Do you know what a proper barrel fit looks like? Probably not. My answer is based on the abundance of information on the internet from "gunsmiths", many of which don't understand how the 1911 operates. During my time studying and building 1911 pistols with Bob Marvel, he drilled into my memory how important each part of the pistol was and how they work together. This post is meant to dispel myths and false information about barrel fit.
Yes, to have a pistol with maximum accuracy capability must have an extremely tight bushing to barrel fit AND bushing to slide fit. Bushing to slide fit should be tight enough that it requires taping into and out of place in the slide. The OD of the barrel and ID of the bushing must be fitted within tenths of a thousandth of an inch (.0002). If the OD of the barrel and ID of the bushing are fit with a thousandth (0.001) or more of tolerance, accuracy potential is lost.
But doesn't the tight bushing and to barrel tolerance cause the pistol to be less reliable? Not at all. It is more likely that the barrel legs are not correctly fit.
Speaking of leg fit, how do I know if my legs are fit correctly? Pretty easy, the barrel should touch the slide stop only on the flat of the leg in an area of approximately .080 to .090 thousandths of an inch. If the barrel legs are contacted at any other place other than the flats, it causes a circumstance called barrel bump. When barrel bump occurs, reliability and accuracy are adversely effected. Almost EVERY custom 1911 and factory 1911 have this issue. Another important part detail of leg fitting is leg bearing. Both legs MUST bear on the slide stop. No exceptions. 100 percent bearing on both legs is not necessary, but each must bear and preferably an equal amount on each leg.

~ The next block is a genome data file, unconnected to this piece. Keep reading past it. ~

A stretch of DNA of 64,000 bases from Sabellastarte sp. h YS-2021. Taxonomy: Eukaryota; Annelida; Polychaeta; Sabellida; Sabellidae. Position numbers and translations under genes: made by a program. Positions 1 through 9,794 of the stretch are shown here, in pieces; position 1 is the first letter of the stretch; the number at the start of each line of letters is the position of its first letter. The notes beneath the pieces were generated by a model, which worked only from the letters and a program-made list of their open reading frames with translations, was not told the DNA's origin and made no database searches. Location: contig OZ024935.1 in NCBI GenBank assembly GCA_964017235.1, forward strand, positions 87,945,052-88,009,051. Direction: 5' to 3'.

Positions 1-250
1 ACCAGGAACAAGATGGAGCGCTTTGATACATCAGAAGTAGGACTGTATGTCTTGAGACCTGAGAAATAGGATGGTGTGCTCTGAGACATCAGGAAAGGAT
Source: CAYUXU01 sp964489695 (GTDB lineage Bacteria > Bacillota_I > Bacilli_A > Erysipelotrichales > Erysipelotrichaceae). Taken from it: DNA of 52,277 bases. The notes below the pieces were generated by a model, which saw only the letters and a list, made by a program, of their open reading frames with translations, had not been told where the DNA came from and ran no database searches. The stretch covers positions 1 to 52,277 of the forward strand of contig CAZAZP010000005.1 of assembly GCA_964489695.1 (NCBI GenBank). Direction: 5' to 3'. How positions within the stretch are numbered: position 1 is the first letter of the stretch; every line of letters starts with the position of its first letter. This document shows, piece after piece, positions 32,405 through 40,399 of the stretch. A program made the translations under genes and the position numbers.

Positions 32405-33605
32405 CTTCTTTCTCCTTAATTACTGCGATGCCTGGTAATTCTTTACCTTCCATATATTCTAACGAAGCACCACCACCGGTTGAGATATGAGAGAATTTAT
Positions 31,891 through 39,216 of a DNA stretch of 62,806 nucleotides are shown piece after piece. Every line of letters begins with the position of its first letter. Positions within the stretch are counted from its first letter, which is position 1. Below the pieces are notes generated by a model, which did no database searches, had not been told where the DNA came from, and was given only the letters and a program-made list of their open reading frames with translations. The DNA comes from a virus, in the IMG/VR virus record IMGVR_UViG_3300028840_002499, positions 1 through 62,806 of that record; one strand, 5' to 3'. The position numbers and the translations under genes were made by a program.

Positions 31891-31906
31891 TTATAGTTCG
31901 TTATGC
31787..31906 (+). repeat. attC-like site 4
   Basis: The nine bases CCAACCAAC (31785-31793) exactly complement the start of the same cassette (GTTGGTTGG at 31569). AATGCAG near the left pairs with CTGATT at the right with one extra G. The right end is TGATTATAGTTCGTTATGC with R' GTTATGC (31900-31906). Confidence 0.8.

For maximum accuracy the barrel hood must NOT touch on the sides. The hood MUST touch the breach face when in battery. When fitting the hood, a method of determining fit is by using a .001" feeler gauge and bushing the barrel into batter when the slide is off the frame. If the barrel presses into battery and holds the feeler gauge firmly in place, the hood length is good. This method allows the pistolsmith to know the hood will touch the breach when the pistol is assembled and in battery, but also has enough clearance during cycling that the barrel will drop free.
All the above work is pointless if the chamber is not cut to the proper depth. Many custom 1911 pistols are sent out without a properly chambered barrel. If the pistol is chambered in 9mm, I recommend getting the Marvel 9x19 reamer. It has modifications that allow better chambering and smother transition of the barrel from the lead to the lands and grooves.
On the business end of the barrel, the crown plays a crucial role in accuracy. If they crown isn't cut correctly, the pistol won't hold reliable groups. At all. I can almost guarantee that every pistol that has the flush cut and deep crown barrel cannot hold a decent group. If you have on and feel that I am wrong, please take a video of you shooting groups, preferably from a rest, at a distance no closer than 25 yards and post it here.
Tons of detail goes into correctly fitting a barrel. This is just a short and rundown of the highpoint of fitting and not an all inclusive lesson on fitting.